• PDE CDT Lunchtime Seminar
26 April 2018
14:00
Prof. Ron DeVore
Abstract


A very common problem in Science is that we have some Data Observations and we are interested in either approximating the function underlying the data or computing some quantity of interest about this function.  This talk will discuss what are best algorithms for such tasks and how we can evaluate the performance of any such algorithm.
 

  • Computational Mathematics and Applications Seminar
26 April 2018
16:00
to
17:30
Zorana Grbac
Abstract

In this talk we present a framework for discretely compounding
interest rates which is based on the forward price process approach.
This approach has a number of advantages, in particular in the current
market environment. Compared to the classical Libor market models, it
allows in a natural way for negative interest rates and has superb
calibration properties even in the presence of persistently low rates.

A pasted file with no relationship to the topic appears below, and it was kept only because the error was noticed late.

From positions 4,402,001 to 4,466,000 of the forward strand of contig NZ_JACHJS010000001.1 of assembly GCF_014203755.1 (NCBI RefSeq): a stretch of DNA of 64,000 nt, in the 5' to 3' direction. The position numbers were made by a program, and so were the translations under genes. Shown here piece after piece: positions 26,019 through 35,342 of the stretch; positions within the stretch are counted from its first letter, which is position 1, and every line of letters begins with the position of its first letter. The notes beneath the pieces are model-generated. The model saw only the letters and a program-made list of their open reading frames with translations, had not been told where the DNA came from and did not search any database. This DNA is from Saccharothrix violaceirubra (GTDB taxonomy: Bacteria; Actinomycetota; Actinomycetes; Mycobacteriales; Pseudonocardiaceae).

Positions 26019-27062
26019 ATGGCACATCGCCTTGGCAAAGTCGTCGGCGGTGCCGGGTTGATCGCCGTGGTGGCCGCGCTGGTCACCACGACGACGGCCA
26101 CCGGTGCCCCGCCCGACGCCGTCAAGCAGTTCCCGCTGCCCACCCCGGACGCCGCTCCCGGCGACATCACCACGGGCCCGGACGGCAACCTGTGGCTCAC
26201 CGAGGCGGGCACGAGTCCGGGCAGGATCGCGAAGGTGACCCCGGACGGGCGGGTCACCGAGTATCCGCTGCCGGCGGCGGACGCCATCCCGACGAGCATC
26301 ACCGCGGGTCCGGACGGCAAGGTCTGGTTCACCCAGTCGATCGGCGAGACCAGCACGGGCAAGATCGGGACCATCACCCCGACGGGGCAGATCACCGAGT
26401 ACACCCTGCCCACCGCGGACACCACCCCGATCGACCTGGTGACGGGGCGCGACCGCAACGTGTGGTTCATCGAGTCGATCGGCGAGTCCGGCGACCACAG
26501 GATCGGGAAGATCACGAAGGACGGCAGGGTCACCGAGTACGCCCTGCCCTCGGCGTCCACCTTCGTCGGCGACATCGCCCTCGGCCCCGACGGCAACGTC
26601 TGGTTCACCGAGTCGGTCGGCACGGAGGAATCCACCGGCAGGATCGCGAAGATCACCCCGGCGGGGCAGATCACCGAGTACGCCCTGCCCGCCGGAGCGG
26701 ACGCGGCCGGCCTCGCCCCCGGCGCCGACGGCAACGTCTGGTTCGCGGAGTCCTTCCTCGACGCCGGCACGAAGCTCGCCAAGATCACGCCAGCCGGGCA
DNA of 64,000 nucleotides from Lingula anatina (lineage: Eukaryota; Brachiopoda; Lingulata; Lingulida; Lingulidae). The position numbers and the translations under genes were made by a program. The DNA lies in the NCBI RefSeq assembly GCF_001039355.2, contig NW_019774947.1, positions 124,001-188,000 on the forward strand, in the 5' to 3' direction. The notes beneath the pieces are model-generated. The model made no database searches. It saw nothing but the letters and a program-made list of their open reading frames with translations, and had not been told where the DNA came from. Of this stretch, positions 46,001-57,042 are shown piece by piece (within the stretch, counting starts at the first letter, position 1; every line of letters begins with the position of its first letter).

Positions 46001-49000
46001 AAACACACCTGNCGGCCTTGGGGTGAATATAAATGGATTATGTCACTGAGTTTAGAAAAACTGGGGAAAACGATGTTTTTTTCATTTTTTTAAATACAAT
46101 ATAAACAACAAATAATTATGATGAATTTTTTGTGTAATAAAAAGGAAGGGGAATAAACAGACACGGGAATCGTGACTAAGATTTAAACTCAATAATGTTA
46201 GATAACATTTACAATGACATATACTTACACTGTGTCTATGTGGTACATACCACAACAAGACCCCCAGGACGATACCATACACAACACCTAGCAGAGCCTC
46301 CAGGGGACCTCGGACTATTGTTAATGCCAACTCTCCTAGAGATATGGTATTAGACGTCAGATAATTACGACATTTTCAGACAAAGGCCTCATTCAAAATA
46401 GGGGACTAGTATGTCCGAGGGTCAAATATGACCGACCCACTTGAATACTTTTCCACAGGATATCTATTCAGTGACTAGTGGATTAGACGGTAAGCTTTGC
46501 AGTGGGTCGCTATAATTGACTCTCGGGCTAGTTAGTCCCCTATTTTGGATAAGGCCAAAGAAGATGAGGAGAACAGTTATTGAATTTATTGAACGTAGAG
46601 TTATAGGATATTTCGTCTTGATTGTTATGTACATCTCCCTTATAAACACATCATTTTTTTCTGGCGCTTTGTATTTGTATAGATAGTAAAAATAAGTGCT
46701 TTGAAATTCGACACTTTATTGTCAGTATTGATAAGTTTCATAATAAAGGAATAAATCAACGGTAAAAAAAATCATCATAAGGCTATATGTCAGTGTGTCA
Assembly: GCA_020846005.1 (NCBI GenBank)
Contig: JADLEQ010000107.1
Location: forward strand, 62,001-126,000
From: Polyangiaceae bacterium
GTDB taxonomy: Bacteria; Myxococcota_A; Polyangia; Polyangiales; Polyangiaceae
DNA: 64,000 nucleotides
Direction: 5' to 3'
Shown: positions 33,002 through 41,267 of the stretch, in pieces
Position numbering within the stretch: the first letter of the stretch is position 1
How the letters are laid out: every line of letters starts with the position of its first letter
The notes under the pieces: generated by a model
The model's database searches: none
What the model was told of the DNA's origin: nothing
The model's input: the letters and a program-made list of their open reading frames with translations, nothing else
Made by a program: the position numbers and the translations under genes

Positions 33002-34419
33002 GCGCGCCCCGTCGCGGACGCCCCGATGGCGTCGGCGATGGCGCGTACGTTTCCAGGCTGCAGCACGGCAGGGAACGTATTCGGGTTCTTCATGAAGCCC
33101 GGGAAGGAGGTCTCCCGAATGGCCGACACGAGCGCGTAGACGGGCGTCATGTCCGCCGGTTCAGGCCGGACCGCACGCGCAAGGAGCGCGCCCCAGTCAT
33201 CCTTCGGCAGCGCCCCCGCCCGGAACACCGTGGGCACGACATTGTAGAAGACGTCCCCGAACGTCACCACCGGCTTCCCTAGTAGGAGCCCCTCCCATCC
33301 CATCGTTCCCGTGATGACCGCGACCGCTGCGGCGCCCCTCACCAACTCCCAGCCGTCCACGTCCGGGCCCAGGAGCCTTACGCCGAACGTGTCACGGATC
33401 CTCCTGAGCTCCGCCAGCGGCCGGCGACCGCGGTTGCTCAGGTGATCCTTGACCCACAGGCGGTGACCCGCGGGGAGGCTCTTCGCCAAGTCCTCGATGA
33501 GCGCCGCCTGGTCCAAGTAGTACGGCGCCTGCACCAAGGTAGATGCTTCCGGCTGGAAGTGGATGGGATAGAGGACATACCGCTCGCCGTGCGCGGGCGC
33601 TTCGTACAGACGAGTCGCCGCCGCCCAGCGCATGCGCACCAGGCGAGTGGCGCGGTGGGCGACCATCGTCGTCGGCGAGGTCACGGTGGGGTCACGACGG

Moreover, the measure changes along the tenor structure are simplified
significantly. This property makes it an excellent base for a
post-crisis multiple curve setup. Two variants for multiple curve
constructions will be discussed.

As driving processes we use time-inhomogeneous Lévy processes, which
lead to explicit valuation formulas for various interest rate products
using well-known Fourier transform techniques. Based on these formulas
we present calibration results for the two model variants using market
data for caps with Bachelier implied volatilities.

  • Mathematical and Computational Finance Seminar
26 April 2018
16:00
to
17:30
José Bico
Abstract

Tubing issues: 

- Moving a sphere in a narrow pipe

What is the force required to move an object inside a narrow elastic pipe? The constriction by the tube induces a normal force on the sphere. In the case of solid friction, the pulling force may  be simply deduced from Coulomb’s law. How does is such force modified by the addition of a lubricant? This coupled problem between elasticity and viscous flow results in a non-linear dependence of the force with the traction speed.

- Baromorphs

When a bicycle tyre is inflated the cross section of the pipe increases much more than its circumference. Can we use this effect to induce non-isotropic growth in a plate?  We developed, through standard casting techniques, flat plates imbedded with a network of channels of controlled geometry. How are such plates deformed as pressure is applied to this network? Using a simplified mechanical model, 3D complex shapes can be programmed and dynamically actuated.